International Factor Mobility

   1. International Factor Movement
 FPE  Factor Price Equalization: Although factor are immobile between countries, free trade of commodities will equalize factor prices under certain conditions, i.e., w = w* and r = r*, in which case there are no incentives for factors to move between countries.

          FPE is a fragile theorem. In a world of many commodities and factors, free commodity trade may reduce the gap in factor prices between countries, but factor prices may not be completely equalized.

Alternative to Free Trade  Free factor mobility is an alterative to free trade
 Commodity price equalization (Mundell, 1957) Assume commodity trade is prohibited, but factors are mobile between countries. Free factor mobility insures factor price equalization. With identical technologies, commodity prices will also be equalized. That is, there is no need for commodity trade. In this case, factor mobility is a substitute for commodity trade. w = w*, r = r*

pi = w aLi + r aKi = w* a*Li + r* a*Ki = pi*.

That is, free factor mobility ensures that output prices are equalized in autarky. Thus, free factor mobility obviates the need for commodity trade.

In the real world, free factor mobility is better than free trade.

If we introduce an element of realism that transportation costs are positive and significant, then the world would be better off under international factor mobility. In the case of FT without factor mobility, transportation costs must be paid time after time. On the other hand, factors move only once.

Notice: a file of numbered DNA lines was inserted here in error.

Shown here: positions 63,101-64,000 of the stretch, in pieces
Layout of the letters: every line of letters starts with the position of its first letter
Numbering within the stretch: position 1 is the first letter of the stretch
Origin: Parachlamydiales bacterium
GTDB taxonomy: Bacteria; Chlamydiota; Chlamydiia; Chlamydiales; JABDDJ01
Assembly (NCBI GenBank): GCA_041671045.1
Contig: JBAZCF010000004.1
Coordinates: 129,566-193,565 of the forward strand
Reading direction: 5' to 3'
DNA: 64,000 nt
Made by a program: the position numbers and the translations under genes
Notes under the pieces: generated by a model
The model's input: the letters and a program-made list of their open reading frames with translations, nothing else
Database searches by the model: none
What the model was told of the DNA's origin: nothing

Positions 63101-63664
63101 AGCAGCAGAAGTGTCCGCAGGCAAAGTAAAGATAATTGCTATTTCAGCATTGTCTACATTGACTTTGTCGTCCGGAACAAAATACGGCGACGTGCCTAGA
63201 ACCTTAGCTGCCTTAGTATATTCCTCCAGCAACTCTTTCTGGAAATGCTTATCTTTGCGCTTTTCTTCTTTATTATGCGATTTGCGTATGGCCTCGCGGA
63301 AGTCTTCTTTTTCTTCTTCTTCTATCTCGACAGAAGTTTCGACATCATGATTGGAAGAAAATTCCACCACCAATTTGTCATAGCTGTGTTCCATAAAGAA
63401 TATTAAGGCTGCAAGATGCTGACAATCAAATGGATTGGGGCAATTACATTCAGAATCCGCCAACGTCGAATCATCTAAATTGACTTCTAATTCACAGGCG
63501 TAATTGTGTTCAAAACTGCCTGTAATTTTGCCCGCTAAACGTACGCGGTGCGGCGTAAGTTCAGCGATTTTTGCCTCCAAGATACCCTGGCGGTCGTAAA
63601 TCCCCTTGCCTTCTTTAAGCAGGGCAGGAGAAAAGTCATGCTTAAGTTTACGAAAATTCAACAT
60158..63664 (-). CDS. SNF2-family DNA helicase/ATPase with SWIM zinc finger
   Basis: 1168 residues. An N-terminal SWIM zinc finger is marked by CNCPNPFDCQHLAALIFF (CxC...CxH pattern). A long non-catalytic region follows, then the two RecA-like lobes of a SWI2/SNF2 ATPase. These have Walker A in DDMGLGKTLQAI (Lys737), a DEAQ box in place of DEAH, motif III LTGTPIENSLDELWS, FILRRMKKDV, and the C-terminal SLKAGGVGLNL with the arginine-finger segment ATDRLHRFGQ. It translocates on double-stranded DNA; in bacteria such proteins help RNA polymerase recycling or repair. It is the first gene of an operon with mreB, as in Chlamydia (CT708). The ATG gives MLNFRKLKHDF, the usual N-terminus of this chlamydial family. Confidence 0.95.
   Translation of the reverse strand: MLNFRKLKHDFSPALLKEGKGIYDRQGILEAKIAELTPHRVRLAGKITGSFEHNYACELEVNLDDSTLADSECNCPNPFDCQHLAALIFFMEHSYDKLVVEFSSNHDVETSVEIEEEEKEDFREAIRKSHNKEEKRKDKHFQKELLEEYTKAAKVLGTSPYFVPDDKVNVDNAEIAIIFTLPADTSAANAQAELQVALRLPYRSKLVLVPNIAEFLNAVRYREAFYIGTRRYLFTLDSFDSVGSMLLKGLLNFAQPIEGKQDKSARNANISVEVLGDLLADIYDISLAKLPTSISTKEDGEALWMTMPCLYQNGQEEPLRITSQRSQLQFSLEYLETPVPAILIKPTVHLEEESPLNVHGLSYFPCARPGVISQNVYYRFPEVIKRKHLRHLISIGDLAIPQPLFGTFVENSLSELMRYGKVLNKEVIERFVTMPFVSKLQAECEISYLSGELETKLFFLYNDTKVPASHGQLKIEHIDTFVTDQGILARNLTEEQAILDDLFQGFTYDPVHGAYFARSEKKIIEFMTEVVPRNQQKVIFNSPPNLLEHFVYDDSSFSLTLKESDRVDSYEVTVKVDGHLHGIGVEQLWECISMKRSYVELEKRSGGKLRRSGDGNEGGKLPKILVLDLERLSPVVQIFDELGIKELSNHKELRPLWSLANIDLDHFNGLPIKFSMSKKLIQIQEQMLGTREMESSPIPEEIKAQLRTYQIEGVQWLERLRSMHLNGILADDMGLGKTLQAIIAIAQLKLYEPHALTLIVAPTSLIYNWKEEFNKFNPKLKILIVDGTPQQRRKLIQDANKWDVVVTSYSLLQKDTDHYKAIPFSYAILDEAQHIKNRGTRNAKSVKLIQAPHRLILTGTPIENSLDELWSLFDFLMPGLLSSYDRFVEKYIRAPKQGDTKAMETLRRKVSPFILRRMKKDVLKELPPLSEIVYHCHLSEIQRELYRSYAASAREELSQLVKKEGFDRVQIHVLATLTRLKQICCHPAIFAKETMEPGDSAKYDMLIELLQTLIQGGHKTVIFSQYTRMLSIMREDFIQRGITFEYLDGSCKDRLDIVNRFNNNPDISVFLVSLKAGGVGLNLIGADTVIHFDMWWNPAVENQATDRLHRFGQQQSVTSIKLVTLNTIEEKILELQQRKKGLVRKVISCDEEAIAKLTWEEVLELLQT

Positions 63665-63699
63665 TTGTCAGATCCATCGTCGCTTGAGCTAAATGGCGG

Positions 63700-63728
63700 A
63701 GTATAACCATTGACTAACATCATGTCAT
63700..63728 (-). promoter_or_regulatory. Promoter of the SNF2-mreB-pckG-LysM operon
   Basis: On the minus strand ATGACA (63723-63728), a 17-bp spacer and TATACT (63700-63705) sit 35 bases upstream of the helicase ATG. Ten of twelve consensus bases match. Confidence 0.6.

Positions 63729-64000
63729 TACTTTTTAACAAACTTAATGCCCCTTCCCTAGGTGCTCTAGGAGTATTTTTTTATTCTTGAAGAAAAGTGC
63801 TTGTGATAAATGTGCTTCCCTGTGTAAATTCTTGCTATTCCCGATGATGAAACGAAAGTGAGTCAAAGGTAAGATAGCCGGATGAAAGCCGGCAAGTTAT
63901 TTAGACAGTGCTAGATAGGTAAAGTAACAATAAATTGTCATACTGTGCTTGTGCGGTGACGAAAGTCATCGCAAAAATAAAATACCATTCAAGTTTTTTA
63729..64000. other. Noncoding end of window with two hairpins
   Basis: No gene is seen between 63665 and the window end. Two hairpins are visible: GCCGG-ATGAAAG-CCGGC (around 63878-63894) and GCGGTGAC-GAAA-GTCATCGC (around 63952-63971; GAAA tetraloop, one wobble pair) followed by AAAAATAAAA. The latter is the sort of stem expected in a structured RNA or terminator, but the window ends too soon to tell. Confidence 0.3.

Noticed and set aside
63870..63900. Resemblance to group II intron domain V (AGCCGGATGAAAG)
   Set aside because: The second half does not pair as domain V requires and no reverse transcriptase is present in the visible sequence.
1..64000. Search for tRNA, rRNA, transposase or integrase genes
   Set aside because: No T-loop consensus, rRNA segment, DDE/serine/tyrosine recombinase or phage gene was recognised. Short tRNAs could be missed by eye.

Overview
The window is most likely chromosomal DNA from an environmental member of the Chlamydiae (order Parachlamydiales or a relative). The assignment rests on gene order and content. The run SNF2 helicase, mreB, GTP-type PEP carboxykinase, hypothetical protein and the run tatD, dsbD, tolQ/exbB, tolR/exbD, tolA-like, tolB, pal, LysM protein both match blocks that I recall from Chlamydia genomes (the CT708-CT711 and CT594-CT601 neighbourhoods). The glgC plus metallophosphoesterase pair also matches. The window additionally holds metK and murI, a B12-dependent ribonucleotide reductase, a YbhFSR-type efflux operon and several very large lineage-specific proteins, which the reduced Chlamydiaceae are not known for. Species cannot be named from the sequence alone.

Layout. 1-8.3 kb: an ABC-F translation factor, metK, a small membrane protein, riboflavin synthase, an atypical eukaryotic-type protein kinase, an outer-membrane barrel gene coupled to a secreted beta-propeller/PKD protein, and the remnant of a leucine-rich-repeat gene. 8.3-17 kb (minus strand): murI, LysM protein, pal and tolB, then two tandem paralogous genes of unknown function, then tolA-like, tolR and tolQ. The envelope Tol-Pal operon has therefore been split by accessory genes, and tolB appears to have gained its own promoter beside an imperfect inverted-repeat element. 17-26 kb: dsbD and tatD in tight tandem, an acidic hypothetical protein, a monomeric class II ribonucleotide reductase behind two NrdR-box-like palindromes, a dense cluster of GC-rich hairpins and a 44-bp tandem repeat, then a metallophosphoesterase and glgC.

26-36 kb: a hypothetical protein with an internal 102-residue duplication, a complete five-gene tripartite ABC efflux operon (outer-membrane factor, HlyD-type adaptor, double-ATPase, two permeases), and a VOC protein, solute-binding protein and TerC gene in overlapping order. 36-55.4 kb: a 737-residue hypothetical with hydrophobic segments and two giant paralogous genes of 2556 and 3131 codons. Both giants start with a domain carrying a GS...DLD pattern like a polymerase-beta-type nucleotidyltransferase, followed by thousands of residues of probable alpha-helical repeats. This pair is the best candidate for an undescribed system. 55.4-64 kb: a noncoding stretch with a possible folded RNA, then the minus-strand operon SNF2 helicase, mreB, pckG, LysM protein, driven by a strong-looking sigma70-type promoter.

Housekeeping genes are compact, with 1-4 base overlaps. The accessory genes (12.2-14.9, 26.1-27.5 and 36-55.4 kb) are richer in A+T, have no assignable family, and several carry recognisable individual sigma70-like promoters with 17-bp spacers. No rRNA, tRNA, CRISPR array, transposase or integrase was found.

Even free trade may not completely equalize factor prices. In this case, there are gains from factor mobility (to be shown). International factor mobility guarantees a maximum value of world outputs.

In the real world, FM may not completely eliminate factor price differentials because of noneconomic factors such as national pride or preferences for domestic environment. FM may only reduce autarky factor price differences between countries. In this case, FM may not eliminate trade completely, but will reduce trade volume between countries. FM is a substitute for free trade.

Robert Mundell (left) receiving his Nobel prize in economics in 1999.

  2. Gains from Capital Mobility

 Myth vs Reality

Burger King in Moscow

Starbucks in Qian Men Street, Beijing